• Regions should ensure that any PRPs who believe that they are not financially able to pay their full share of any de minimis settlement know that EPA is willing to consider them for an ability to pay settlement and know what information they must provide EPA to establish their limited ability to pay situation.
  • Regions should be aware that some PRPs may choose not to enter into a settlement with EPA before the Agency has selected the response action. The PRPs may feel that paying a share of the estimated costs of a yet-to-be-selected response action plus a premium is too risky for them and they may prefer to wait to negotiate any settlement until EPA decides on a response action.
  • As early as possible in the process, Regions should employ a nomination process to give identified PRPs the opportunity to nominate other parties as PRPs. EPA will then have time to include such nominated PRPs, should they qualify and choose to be included, in an early de minimis settlement.
Finally, EPA believes that de minimis settlements can be achieved at removal sites, especially at those sites with non-time-critical removal actions. Regions should use the time while planning the removal action to also attempt to achieve an early de minimis settlement.

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Success Stories
Solvent Recovery Services, Southington, CT

At the Solvent Recovery Services site, EPA settled with 945 de minimis parties, resulting in recovery of approximately $7.3 million. EPA was also able to achieve two goals of the reform at this pilot: early de minimis settlement and ability to pay settlement. [FY98 Success]

Tulalip Landfill, Marysville, WA

EPA settled with 207 de minimis parties, resulting in recovery of approximately $10.0 million at the Tulalip Landfill site (see also the ROD update data sheet). All three goals of the reform were achieved at this remedial pilot: early de minimis settlement, ability to pay settlement, and nomination of additional parties. [FY98 Success]

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Title: Fact Sheet: Existing Ability to Pay Guidance and Models
Date: May 1995
Document #: NTIS PB96-185442
Synopsis: The purpose of this fact sheet is to identify and briefly describe the documents relevant to Superfund ability to pay (ATP) analysis. This fact sheet summarizes: 1) general policy documents that require or provide for consideration of the ability to pay of Superfund parties; and 2) documents that describe methods to determine ability to pay settlement amounts.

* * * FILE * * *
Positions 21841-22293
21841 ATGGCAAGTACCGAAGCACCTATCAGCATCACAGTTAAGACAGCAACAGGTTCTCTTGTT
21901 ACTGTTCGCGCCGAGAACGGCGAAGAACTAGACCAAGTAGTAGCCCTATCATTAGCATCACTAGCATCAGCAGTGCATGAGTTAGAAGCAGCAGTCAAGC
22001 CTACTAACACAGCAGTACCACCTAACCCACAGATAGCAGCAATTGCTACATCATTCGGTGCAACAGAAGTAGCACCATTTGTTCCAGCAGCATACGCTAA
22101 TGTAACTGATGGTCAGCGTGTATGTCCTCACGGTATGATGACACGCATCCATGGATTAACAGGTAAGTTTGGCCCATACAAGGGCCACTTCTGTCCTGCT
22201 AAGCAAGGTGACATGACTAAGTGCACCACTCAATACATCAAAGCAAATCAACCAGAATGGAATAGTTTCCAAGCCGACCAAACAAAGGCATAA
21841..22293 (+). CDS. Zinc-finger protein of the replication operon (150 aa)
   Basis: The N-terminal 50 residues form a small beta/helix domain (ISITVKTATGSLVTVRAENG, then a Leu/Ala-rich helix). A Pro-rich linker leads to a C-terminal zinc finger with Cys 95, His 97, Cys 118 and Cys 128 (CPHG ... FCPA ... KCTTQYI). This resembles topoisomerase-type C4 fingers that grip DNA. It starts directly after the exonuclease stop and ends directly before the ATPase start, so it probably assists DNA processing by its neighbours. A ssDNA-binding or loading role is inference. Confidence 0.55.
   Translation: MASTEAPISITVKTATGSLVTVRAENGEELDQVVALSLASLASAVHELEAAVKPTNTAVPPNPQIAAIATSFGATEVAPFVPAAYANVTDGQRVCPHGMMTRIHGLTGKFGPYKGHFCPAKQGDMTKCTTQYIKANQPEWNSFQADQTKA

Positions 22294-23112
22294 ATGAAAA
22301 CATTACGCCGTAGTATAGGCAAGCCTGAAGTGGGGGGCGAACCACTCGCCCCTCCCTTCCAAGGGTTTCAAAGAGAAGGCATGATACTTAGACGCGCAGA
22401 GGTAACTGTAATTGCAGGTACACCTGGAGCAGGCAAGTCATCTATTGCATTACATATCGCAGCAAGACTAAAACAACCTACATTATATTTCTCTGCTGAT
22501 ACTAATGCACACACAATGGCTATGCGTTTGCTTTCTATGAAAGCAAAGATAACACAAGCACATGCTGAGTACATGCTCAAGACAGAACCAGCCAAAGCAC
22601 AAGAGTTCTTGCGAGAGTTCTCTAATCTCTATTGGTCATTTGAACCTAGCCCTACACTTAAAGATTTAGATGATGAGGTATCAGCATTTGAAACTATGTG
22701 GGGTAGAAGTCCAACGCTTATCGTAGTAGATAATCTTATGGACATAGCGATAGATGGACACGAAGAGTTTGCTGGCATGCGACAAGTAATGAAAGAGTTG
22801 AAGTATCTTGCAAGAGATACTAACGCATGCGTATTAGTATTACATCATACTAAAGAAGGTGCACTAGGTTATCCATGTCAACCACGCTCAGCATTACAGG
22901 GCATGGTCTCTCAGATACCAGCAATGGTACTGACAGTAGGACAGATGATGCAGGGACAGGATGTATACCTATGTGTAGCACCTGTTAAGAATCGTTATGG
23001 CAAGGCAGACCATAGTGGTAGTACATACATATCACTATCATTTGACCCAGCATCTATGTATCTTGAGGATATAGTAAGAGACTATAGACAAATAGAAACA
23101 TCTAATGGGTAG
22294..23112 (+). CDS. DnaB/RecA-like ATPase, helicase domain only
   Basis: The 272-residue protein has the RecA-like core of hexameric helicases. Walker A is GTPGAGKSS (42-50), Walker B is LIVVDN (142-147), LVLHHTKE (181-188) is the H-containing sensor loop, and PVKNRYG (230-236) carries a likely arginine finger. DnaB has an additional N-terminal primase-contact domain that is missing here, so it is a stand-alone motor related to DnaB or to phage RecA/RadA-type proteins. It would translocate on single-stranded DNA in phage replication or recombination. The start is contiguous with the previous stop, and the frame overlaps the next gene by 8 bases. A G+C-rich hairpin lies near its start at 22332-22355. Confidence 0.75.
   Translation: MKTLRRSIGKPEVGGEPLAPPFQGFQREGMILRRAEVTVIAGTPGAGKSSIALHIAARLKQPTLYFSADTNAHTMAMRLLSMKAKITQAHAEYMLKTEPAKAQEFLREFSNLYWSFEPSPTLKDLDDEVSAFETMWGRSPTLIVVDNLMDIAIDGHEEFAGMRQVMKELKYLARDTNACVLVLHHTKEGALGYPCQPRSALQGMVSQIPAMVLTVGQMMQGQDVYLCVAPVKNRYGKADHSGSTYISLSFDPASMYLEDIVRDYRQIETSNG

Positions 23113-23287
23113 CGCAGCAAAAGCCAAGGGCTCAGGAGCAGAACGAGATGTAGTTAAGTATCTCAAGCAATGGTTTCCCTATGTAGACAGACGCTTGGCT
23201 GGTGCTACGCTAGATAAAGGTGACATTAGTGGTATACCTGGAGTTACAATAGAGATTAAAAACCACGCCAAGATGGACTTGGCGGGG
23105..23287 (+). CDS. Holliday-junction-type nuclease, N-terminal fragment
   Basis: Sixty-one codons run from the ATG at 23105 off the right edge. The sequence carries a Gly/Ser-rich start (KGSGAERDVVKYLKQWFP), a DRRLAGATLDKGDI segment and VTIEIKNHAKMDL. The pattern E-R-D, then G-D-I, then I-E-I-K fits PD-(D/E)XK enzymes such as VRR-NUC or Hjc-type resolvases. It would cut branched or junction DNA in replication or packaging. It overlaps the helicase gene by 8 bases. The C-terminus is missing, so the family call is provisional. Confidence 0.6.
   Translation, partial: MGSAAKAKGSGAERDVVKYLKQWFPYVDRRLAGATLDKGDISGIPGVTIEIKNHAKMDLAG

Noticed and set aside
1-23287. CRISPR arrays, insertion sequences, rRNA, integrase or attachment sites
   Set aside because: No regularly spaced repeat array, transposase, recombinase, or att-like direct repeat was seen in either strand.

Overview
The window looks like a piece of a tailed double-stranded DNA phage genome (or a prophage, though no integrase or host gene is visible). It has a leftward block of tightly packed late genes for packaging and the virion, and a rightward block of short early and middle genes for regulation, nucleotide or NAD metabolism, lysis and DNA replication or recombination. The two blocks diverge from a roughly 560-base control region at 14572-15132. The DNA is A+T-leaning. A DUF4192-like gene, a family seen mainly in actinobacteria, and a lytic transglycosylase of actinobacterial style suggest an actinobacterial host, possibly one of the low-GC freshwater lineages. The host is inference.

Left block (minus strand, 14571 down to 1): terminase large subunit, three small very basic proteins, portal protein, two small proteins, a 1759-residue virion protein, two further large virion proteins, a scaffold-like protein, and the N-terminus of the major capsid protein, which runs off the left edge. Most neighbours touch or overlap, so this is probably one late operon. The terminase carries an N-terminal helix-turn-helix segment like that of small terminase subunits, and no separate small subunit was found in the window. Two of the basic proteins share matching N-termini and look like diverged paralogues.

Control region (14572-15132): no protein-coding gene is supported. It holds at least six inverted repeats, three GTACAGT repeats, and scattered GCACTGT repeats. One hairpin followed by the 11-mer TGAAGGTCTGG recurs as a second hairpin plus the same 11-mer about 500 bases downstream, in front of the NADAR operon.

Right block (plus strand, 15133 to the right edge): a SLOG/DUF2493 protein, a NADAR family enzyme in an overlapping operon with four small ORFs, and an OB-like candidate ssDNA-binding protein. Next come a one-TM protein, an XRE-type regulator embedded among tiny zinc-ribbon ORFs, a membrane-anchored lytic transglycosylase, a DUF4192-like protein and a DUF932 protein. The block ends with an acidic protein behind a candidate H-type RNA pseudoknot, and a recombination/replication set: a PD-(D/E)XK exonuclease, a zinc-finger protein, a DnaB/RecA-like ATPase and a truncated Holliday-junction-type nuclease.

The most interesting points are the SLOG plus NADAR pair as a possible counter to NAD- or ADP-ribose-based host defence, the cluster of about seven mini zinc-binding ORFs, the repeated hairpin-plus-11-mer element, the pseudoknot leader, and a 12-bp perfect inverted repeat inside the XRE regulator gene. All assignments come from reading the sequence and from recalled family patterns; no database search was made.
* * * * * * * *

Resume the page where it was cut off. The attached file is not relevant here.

Title: General Policy on Superfund Ability to Pay Determinations
Date: September 30, 1997
Document #: NTIS PB97-199731
Synopsis: The main text of this document addresses general issues that apply to ATP processes and settlements. The document also contains two appendices that address issues specific to making ATP determinations for individuals and businesses.

Title: Revised Model CERCLA Section 122(g)(4) De Minimis Contributor Administrative Order on Consent
Date: September 29, 1995
Document #: 60 FR 62849-62858
Synopsis: The model, which supersedes the October 19, 1987, interim model, provides guidance for EPA and DOJ staff when negotiating de minimis contributor administrative orders on consent.

Title: Revised Model CERCLA Section 122(g)(4) De Minimis Contributor Consent Decree
Date: September 29, 1995
Document #: 60 FR 62849-62858
Synopsis: The model, which supersedes the October 19, 1987, interim model, provides guidance for EPA and DOJ staff when negotiating de minimis contributor judicial consent decrees.

Title: Standardizing the De Minimis Premium Date: July 7, 1995 Synopsis: This guidance document establishes presumptive premium figures, describes the most likely basis for deviating from such figures, and recommends a method for effectively communicating the premium determination process to the de minimis settlers and other interested parties at a site.